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What's that smell? Oh, it's New Jersey!

Louis Lanzano/AP

(Read caption) Mayor Michael Bloomberg points to an area in New Jersey during a press conference at City Hall in New York. Several processing plants in Bergen and Hudson counties were found to be the source of a sweet smelling odor that has been present in New York City since 2005.

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Woo-ooo that smell. Cantcha smell that smell?

That's what the folks of New York City have been saying (and singing, perhaps) for the past four years.

There's been a mysterious maple syrup odor that occasionally wafts into the city. And when it occurs? People wonder if it's SBD (silent but deadly).

No joke. When the smell first arrived back in 2005, it triggered fears of a chemical spill or biological terrorism, according to the New York Daily News.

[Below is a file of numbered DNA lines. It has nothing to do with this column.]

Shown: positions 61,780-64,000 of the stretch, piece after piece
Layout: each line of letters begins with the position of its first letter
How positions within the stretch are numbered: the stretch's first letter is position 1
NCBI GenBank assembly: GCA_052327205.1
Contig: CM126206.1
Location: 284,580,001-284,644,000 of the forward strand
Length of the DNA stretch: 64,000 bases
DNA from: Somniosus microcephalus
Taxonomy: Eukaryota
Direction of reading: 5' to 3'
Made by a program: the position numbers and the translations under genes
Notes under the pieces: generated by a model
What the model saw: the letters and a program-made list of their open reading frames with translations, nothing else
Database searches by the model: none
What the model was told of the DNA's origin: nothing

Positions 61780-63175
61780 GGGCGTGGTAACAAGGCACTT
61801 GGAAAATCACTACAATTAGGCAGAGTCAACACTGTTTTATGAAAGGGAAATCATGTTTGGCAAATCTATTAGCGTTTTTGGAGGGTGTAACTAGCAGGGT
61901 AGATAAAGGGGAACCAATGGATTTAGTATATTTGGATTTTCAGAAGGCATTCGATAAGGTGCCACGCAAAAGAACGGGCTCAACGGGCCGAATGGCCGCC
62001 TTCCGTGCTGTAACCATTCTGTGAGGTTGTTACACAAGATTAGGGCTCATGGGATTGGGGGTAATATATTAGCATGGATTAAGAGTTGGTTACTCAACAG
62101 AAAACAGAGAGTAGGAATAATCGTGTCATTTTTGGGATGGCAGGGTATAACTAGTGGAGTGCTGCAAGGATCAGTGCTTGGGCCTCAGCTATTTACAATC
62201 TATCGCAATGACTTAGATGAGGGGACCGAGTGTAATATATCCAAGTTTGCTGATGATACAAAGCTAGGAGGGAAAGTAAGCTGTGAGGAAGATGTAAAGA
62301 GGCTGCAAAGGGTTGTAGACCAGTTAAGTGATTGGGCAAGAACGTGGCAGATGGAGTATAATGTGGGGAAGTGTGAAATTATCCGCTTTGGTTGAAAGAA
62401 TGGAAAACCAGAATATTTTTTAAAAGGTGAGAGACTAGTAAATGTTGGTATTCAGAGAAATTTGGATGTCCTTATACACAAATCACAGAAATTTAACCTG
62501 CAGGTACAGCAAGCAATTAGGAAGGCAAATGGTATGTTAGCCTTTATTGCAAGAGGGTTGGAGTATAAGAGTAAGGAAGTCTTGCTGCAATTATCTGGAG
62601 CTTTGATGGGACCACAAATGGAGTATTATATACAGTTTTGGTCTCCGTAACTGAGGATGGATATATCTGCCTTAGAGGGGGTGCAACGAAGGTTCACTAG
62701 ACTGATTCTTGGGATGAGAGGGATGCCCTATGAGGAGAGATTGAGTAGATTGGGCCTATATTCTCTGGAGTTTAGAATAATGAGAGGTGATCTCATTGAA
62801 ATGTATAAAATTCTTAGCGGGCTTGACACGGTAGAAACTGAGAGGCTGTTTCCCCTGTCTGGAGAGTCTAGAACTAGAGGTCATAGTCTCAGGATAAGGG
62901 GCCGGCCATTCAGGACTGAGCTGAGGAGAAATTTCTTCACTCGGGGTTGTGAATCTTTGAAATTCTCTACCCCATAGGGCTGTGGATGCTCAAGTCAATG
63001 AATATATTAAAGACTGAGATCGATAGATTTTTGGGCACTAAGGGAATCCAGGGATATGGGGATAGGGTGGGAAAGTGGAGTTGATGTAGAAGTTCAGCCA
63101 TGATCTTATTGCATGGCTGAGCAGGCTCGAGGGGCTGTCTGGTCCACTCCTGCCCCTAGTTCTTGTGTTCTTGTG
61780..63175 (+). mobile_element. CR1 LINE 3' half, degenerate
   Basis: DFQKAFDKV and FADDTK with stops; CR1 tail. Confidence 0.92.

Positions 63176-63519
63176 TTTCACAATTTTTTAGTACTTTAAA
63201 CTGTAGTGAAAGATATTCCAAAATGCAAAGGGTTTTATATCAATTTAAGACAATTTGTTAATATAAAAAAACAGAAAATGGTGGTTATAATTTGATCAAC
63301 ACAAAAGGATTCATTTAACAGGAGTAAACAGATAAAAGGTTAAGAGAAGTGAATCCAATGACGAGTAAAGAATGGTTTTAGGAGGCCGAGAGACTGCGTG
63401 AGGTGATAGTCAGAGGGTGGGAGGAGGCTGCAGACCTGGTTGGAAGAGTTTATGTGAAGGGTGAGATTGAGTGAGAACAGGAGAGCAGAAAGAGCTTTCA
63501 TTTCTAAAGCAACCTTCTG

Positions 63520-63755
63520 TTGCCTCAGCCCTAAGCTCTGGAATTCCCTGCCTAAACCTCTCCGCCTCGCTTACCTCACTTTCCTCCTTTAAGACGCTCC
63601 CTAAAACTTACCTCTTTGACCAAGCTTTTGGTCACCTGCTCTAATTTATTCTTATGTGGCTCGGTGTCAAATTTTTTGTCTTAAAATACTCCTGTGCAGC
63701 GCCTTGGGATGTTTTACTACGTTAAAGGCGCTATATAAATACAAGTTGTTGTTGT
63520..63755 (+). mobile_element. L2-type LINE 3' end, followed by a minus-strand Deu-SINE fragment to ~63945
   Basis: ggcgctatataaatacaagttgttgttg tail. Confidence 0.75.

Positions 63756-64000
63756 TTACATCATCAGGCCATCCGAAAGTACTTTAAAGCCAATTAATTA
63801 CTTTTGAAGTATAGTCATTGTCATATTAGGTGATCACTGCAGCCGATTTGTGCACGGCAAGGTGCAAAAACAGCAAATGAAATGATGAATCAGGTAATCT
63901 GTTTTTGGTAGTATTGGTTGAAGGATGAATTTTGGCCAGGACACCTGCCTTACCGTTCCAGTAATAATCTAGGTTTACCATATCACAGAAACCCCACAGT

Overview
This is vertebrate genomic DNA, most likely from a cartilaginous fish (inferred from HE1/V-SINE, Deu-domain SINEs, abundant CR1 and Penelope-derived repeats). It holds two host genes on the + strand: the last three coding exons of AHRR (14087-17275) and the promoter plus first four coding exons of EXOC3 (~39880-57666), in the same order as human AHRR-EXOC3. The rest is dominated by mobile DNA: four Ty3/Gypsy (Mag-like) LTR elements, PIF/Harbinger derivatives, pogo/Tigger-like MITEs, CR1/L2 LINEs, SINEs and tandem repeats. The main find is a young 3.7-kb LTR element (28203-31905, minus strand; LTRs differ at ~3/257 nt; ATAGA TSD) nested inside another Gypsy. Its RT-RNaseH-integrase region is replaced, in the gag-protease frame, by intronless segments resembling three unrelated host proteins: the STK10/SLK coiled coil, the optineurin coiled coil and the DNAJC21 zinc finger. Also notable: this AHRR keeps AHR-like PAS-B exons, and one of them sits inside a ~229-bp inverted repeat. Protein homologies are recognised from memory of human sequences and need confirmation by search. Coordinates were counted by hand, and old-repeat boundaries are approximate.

Mystery solved

Today it's been solved.

It's New Jersey's fault.

Bloomberg to the rescue

New York City Mayor Bloomberg held a press conference this morning to announce the momentous news. Calling the search for the smell a lot like finding a needle in a haystack, Bloomberg hailed the crack investigators who solved the mystery.

"Air samples ... have confirmed that the odor in New York City was an ester associated with foenugreek seed processing," he said. "The Health Department confirmed that the odor does not pose a health risk, but I am pleased to know that our ... smelling sleuths got to the bottom of this mystery."



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